Michael Novak was asked by National Review Online to shares his favorite Thanksgiving memories as part of an online symposium: "Turkey and Memories, Sharing our Gratitude."
Published by National Review Online on November 27, 2013
After the age of about three, I guess, I have so many good memories of Thanksgiving: the time of the year, and the wind-whipped, leafless hills of western Pennsylvania; the brisk smell of burnt leaves (in those marvelous days when we could still burn leaves in our back yards); the dull sound of a football in very cold air; mud on one’s shoes from playing in the biggest back yard in the neighborhood; rolling over with the ball in the last piles of oak leaves.
Then, coming in hungry to the unrivaled aroma of long-hour slowly roasting, often-basted turkey with my mother’s specially spiced stuffing, and the scent of the baked sweet potatoes and all the other vegetables being turned on one at a time; the mashing of the milky, buttery, carefully peeled (often enough by me) red-skinned potatoes; the pumpkin pie. And we never had tart-sweet cranberries except at Thanksgiving and Christmas.
Not least, the attempt to be mindful of all the reasons why people of our country should be more grateful than any other to a good providence that blessed our beginnings – and also to the good people whose virtue and valor won our independence, and who conceived of the structure of the extraordinary civic life we enjoy. As a family with relatively recent immigrants (my grandparents, who in the early days shared these meals with us), we had better reasons than most for gratefully recognizing these blessings. Such blessings are by no means universally enjoyed. Indeed, in many places, barely.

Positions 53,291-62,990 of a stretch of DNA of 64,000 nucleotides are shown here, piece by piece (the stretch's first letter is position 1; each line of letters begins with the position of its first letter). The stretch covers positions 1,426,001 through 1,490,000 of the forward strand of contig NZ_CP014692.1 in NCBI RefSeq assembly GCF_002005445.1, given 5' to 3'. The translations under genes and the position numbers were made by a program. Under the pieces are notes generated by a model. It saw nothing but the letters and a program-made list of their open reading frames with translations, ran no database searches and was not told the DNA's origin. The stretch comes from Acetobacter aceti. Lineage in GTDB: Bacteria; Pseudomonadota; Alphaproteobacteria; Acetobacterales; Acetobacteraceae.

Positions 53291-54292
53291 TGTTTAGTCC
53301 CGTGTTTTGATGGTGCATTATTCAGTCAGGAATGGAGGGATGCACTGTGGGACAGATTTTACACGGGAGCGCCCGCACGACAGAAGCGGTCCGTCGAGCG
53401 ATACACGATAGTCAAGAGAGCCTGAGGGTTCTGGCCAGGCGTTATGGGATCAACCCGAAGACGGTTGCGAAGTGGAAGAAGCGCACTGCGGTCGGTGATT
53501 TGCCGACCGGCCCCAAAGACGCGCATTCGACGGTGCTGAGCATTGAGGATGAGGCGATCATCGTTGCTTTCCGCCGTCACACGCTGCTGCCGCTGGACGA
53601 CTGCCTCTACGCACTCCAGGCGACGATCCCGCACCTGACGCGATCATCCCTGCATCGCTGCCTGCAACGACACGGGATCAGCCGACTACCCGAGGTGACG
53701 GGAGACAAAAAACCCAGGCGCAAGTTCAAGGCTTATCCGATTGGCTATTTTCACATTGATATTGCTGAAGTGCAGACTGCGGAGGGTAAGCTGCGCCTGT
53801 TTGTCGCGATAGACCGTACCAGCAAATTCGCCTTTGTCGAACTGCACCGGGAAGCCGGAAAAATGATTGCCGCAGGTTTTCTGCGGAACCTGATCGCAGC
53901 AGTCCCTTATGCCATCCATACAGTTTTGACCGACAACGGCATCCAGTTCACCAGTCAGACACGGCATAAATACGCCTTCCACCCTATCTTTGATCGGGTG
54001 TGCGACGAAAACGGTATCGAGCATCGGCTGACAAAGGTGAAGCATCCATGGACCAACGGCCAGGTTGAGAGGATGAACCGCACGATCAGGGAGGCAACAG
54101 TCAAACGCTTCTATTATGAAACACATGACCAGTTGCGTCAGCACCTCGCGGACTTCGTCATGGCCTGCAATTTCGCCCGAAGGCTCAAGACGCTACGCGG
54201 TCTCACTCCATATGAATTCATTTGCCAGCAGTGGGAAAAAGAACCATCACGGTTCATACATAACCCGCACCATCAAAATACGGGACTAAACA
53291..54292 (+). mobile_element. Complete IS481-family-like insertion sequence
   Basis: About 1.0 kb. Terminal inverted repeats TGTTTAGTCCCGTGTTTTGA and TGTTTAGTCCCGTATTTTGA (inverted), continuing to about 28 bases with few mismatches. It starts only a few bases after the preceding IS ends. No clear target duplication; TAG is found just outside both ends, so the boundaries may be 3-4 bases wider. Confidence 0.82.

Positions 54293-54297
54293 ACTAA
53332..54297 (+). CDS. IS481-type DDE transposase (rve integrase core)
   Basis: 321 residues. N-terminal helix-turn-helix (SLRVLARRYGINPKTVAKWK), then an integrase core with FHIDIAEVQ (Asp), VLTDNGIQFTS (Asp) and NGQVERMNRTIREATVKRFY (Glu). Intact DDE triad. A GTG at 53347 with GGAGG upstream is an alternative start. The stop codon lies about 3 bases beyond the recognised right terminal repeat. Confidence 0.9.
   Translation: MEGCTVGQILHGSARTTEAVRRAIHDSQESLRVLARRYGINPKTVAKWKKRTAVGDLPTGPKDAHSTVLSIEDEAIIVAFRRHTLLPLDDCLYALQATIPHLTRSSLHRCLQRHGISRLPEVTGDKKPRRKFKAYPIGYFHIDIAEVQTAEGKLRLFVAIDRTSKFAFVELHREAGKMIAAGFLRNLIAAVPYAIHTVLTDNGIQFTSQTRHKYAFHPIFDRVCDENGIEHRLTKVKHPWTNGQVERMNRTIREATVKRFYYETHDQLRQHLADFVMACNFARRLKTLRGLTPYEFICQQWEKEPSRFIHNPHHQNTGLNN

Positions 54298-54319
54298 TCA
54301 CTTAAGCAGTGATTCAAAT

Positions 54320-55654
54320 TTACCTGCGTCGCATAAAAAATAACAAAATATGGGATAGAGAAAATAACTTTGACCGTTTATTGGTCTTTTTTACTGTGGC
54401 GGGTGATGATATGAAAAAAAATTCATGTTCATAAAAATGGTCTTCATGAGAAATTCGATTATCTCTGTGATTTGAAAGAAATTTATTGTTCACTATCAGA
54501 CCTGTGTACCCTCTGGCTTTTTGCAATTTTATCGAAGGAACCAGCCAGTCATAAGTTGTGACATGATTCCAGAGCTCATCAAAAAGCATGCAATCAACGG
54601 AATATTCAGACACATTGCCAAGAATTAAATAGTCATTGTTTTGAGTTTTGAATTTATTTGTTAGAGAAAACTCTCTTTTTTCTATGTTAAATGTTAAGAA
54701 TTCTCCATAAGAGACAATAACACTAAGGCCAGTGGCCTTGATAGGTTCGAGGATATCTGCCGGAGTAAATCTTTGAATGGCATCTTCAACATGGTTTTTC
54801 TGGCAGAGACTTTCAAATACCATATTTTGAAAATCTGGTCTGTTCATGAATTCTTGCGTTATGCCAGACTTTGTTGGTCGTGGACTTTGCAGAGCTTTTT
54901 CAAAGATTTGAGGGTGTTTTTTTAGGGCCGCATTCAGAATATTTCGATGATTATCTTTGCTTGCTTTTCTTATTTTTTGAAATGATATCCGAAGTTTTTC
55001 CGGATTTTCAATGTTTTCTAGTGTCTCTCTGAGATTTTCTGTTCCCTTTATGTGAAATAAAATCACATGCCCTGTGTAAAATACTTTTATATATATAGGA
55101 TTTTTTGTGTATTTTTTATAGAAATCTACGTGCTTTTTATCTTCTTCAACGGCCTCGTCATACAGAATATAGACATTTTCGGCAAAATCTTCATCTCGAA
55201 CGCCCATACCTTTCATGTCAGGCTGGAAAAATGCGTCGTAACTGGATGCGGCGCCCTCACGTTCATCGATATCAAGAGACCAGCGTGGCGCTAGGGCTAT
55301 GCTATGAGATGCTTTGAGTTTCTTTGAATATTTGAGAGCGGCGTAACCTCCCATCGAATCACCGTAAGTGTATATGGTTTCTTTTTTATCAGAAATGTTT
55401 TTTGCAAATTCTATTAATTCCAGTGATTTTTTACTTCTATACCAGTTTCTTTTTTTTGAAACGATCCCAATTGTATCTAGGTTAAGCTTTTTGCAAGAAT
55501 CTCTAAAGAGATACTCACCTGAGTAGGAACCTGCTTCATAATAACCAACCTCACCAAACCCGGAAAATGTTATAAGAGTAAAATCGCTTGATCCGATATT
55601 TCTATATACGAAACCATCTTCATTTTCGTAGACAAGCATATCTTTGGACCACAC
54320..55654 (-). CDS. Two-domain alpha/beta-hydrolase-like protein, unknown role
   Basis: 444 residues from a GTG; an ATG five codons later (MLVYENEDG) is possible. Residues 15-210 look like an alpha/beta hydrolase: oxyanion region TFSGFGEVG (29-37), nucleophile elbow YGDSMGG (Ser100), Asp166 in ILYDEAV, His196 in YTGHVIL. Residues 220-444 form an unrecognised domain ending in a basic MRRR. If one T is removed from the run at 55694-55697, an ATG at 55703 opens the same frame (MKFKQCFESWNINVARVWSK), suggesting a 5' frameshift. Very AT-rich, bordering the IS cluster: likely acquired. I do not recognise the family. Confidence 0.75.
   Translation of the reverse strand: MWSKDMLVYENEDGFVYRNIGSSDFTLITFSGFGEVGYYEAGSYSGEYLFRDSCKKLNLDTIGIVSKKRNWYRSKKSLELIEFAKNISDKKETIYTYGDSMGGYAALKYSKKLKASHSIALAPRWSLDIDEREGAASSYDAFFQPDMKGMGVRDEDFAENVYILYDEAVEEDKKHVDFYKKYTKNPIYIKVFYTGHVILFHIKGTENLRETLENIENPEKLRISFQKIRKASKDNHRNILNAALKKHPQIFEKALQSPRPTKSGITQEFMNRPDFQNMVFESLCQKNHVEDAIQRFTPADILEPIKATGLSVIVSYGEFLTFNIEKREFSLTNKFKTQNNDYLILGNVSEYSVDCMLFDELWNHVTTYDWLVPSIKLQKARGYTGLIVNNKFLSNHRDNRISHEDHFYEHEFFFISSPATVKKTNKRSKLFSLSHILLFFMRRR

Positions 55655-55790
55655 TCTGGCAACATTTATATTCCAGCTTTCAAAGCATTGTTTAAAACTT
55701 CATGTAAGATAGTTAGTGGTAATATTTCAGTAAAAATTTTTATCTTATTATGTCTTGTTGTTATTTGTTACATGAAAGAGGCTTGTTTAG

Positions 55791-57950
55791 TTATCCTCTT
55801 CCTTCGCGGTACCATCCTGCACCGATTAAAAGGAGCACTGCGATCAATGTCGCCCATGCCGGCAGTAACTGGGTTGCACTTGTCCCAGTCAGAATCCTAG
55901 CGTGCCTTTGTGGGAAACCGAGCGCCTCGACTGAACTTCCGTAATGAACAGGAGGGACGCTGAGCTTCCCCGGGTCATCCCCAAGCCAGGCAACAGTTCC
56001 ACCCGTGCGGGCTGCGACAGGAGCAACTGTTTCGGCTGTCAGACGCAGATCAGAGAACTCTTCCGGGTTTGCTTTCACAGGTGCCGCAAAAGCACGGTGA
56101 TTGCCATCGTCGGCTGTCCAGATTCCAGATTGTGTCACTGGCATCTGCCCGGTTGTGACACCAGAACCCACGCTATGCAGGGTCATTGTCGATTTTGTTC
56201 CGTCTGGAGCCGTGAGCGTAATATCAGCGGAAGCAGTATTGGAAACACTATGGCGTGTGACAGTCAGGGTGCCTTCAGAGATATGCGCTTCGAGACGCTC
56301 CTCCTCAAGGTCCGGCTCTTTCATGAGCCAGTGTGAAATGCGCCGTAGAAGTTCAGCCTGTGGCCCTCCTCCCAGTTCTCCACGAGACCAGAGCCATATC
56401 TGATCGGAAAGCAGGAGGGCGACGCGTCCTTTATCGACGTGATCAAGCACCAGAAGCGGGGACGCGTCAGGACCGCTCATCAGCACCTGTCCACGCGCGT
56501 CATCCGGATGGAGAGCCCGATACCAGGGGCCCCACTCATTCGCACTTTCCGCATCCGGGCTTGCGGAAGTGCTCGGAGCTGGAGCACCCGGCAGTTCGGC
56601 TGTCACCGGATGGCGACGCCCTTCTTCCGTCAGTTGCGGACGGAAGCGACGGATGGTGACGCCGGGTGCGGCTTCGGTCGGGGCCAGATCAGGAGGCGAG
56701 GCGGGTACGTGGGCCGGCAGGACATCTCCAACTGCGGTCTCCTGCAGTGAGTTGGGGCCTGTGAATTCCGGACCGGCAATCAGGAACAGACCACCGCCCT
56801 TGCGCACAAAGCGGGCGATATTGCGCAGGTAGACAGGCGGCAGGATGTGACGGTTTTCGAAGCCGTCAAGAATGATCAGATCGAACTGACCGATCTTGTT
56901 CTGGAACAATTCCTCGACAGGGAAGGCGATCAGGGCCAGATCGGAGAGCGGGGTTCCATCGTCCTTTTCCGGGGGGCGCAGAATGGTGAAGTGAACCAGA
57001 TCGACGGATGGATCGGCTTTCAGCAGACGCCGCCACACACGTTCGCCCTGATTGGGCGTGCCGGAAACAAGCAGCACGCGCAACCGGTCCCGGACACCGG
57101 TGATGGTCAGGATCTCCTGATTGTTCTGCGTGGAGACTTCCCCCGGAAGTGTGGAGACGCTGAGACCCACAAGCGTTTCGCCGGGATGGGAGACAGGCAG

At first it seems odd to have memories most vividly of meals. Yet what would human life be without community, and how does our poor human race better celebrate our close communities than by communal banquets. Food is the great communion of our species: food and the rituals of preparing it and eating it.
One nation, under God, giving thanks together.
I have always thought that the drawback in atheism is not having the one point of union to thank. All the more reason to welcome our atheist friends and family members at the table and give them a hug.
— Michael Novak is author of Writing from Left to Right: My Journey from Liberal to Conservative.